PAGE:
Any interesting map theory books?
June 6, 2009 2:06 PM   Subscribe

I'm looking for suggested book(s) for backgrounding myself in map theory. Think somewhere between a history of maps and a technical textbook. I've been looking at maps for 30+ years as a non-geographer, and will be taking some GIS and mapping courses this autumn. So, plenty of text-and-classroom exposure there. What kind of semi-technical background reading would be useful over the summer?
posted by slab_lizard to Education (6 answers total) 21 users marked this as a favorite
 
I'm not sure if this is what you had in mind, but I recently read some excerpts of Rhumb Lines and Map Wars and found it very interesting. Also, this site on map projections was fascinating.
posted by leahwrenn at 2:11 PM on June 6, 2009


I found How to Lie With Maps to be endlessly fascinating.
posted by lore at 2:15 PM on June 6, 2009


MacEachren's How Maps Work: Representation, Visualization and Design is pretty understandable and will give you a good foundation for the user-end aspects of what you'll be doing in class.

I find anything by Mark Monmonier to be accessible and thought provoking (although I haven't yet read From Squaw Tit to Whorehouse Meadow).

But for map theory, especially for seeing cartography's turn toward the postmodern, definitely read J.B. Harley's The New Nature of Maps. Harley has been both much cheered and much criticized, but I think this collection of his essays does a good job of foregrounding a lot of controversy in historical map theory. The introduction is written by one of his critics, so don't skip that part.

If you can get your hands on any of the big History of Cartography volumes, they're worth a look, especially if you're interested in a particular period/region. The series isn't done yet, though.

For geographic theory (not just map theory), I like the introduction to Robert David Sack's Homo Geographicus and Richard Peet's Modern Geographical Thought (mostly a good introduction to all the big words thrown around in geographical theory). If you're interested in journals, check out Cartographica or Imago Mundi. There I've seen Ed Dahl, Catherine Delano Smith, Matthew Edney, Christian Jacob, and David Fletcher talk about map theory.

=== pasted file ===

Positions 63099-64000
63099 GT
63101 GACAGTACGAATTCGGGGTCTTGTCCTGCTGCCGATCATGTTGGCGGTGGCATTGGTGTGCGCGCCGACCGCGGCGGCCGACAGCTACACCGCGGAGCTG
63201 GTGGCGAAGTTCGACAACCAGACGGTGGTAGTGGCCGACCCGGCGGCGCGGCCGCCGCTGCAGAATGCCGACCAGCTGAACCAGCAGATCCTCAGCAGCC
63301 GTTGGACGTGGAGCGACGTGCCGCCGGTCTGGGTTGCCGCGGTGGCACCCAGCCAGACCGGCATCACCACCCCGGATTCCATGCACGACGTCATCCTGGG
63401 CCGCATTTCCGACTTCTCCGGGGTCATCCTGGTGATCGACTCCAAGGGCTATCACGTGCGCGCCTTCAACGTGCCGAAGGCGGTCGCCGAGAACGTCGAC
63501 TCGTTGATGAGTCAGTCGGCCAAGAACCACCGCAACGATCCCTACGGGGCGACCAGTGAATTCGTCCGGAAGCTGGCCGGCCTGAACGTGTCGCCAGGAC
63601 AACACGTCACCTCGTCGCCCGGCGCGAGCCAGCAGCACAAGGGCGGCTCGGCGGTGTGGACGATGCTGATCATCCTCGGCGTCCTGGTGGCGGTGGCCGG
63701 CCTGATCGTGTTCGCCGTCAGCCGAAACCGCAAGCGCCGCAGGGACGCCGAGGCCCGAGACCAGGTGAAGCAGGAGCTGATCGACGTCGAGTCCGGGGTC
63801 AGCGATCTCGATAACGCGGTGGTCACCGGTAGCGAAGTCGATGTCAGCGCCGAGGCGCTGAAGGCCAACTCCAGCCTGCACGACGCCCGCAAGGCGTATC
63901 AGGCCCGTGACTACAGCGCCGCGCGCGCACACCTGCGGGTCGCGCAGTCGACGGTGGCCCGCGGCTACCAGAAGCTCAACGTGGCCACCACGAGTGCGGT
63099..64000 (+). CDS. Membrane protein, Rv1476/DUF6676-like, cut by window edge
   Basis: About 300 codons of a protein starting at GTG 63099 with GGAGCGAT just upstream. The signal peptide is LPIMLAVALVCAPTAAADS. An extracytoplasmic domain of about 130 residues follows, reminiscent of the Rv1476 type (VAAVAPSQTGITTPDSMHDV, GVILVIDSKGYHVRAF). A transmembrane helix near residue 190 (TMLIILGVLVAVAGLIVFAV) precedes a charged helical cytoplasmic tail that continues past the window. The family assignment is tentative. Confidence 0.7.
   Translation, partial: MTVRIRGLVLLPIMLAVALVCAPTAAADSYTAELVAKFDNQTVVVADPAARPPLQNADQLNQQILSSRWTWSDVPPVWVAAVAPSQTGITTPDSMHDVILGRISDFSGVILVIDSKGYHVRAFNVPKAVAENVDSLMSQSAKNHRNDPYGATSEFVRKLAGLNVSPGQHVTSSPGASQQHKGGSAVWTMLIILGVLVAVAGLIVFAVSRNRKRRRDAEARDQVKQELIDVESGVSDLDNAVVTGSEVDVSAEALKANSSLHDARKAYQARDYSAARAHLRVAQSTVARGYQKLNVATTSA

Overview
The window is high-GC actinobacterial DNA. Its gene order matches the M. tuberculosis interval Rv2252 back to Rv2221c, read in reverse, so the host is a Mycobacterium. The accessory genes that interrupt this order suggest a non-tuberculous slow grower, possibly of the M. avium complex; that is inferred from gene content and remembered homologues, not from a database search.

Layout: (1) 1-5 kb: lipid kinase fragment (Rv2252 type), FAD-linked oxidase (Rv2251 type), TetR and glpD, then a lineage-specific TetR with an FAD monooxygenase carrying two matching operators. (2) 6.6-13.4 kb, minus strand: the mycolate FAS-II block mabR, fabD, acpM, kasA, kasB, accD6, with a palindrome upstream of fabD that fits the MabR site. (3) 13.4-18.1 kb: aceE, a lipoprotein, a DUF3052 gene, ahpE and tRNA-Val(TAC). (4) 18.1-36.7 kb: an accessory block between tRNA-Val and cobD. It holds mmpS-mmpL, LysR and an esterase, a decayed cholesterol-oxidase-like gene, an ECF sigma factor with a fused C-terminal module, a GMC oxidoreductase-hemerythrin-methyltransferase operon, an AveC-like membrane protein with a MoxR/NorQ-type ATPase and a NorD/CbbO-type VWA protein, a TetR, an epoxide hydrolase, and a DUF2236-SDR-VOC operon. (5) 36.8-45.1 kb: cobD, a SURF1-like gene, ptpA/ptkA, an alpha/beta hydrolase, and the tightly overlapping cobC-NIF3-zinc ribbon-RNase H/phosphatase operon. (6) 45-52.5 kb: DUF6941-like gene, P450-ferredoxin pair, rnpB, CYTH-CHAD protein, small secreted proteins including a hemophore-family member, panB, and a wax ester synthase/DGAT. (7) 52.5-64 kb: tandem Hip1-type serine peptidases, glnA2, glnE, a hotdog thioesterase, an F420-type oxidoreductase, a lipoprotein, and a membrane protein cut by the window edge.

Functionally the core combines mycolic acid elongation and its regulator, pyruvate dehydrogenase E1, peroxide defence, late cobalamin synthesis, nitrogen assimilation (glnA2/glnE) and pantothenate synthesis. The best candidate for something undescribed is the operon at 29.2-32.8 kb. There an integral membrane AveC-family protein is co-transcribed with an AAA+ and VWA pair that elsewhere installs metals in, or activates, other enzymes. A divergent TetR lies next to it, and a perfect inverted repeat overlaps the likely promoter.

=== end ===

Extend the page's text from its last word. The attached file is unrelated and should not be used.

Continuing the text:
And just for fun, you may want to find Katharine Harmon's You Are Here, which is more about maps of imaginary places, enjoyable to look at nonetheless (especially if you're interested in definitions of "what is a map?").
posted by BlooPen at 3:10 PM on June 6, 2009 [6 favorites]


I happened upon this site a couple days ago. Perhaps if you write to Andy Woodruff, he can give you some tips and suggestions.
posted by netbros at 3:11 PM on June 6, 2009


A monkey can fire up ArcMap, throw down some layers, do a bit of spatial analysis and print out a map. It takes a lot more to put together a _usable_ graphic. One of the nicer things about good GIS is that it makes it pretty easy to understand what's going on.

It depends on what you plan to do with GIS. If it's for conveying info to the public I think the best thing to bring to mapping, aside from the ability to use GIS, is a bit of a design sense. I don't have any books to recommend specifically, but IMO the vast majority of GIS-produced maps I see are craptastic. Choosing the wrong colors, packing info in too densely, etc can make a map take 5x longer to grasp.

Also, I'd be sure to know how to use photoshop and maybe sketchup/google earth. Photoshop+ArcGIS+SU+GE are an awesomely powerful group for visualizing and especially distributing geographic info.
posted by paanta at 3:43 PM on June 6, 2009 [1 favorite]


ESRI offers many courses online. If you are at a university there is a good chance you can take many of them for free and even if you don't have access to ArcGIS right now you could still read through the lessons. This is the introductory course to start from scratch, but there are also courses about mapping and map theory.
posted by Midnight Rambler at 4:31 PM on June 6, 2009


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